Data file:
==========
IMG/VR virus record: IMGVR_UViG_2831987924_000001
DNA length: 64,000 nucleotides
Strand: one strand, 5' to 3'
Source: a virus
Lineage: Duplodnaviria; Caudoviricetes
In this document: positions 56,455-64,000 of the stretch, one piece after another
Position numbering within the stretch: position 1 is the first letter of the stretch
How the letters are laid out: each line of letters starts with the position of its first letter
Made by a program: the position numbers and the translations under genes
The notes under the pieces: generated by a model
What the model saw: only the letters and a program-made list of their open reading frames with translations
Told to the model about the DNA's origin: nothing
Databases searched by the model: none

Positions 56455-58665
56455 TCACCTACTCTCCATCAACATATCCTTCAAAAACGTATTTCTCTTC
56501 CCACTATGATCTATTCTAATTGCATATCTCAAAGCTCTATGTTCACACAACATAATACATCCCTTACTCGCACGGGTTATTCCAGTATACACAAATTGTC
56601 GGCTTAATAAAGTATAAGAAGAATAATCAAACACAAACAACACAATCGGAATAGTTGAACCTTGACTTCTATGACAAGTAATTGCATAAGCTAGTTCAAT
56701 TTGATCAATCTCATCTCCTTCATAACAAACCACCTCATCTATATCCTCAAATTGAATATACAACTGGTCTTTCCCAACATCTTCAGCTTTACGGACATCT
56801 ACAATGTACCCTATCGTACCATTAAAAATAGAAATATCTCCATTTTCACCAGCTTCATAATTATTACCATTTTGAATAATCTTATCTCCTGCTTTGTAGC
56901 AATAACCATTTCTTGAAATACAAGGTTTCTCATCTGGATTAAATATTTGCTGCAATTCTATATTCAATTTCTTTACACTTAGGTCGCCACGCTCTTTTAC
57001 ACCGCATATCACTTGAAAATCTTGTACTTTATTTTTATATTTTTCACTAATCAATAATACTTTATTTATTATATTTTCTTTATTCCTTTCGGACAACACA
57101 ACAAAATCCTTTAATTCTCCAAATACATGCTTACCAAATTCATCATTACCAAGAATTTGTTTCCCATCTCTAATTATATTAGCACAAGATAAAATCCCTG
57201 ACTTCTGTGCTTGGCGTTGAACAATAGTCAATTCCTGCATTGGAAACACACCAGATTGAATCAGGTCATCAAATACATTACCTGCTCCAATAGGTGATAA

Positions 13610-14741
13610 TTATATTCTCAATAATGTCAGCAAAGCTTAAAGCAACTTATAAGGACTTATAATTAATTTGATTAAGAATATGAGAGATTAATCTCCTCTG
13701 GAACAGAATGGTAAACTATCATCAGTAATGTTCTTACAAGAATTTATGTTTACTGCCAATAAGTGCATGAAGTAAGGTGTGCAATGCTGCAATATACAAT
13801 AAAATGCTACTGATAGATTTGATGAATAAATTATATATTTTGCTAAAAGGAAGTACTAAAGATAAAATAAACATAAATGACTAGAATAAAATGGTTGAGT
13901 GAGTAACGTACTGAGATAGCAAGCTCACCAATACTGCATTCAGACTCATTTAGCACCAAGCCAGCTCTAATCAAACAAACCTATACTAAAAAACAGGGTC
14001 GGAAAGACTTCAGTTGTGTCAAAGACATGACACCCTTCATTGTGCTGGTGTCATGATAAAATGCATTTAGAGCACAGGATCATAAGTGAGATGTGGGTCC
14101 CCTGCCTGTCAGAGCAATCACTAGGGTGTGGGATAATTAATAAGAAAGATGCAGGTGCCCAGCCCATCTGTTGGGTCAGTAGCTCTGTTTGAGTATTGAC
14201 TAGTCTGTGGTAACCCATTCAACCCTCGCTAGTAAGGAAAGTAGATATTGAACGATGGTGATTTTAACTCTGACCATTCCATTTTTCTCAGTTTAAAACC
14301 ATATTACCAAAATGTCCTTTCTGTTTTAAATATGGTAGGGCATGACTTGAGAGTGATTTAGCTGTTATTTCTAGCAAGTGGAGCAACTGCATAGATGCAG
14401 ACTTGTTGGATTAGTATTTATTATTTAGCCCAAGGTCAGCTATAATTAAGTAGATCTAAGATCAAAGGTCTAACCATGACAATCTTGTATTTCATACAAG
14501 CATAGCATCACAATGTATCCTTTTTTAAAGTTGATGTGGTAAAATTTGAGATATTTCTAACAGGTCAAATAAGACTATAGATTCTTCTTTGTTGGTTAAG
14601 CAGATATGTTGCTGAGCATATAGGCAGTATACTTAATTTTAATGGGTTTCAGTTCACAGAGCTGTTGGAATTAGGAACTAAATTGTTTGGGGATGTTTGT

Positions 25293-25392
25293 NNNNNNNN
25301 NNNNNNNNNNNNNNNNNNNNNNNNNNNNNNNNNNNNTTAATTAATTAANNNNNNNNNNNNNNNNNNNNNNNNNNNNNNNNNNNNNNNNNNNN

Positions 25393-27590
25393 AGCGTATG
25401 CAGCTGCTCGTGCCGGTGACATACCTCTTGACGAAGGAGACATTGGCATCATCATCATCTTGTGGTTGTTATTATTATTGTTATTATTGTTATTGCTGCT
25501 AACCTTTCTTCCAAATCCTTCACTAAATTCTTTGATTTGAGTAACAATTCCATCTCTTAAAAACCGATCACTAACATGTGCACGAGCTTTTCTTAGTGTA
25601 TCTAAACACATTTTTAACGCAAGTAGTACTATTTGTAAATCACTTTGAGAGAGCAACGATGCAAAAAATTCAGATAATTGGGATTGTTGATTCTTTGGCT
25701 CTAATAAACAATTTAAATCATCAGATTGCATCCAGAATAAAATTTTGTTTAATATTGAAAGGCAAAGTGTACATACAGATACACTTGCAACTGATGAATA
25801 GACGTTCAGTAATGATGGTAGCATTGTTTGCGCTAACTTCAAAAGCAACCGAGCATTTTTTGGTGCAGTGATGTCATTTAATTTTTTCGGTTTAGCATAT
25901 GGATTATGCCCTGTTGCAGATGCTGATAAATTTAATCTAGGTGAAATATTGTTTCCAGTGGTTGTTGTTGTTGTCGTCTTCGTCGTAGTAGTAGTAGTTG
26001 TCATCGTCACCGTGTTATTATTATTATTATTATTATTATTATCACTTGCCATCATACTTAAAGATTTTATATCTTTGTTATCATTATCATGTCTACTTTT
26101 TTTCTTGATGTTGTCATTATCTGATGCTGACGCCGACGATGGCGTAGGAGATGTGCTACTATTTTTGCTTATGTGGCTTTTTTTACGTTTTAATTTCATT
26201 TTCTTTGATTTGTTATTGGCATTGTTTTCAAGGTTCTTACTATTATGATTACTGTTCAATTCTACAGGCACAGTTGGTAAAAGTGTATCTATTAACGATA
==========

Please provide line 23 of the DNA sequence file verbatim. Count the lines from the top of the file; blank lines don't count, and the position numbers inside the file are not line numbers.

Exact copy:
57201 ACTTCTGTGCTTGGCGTTGAACAATAGTCAATTCCTGCATTGGAAACACACCAGATTGAATCAGGTCATCAAATACATTACCTGCTCCAATAGGTGATAA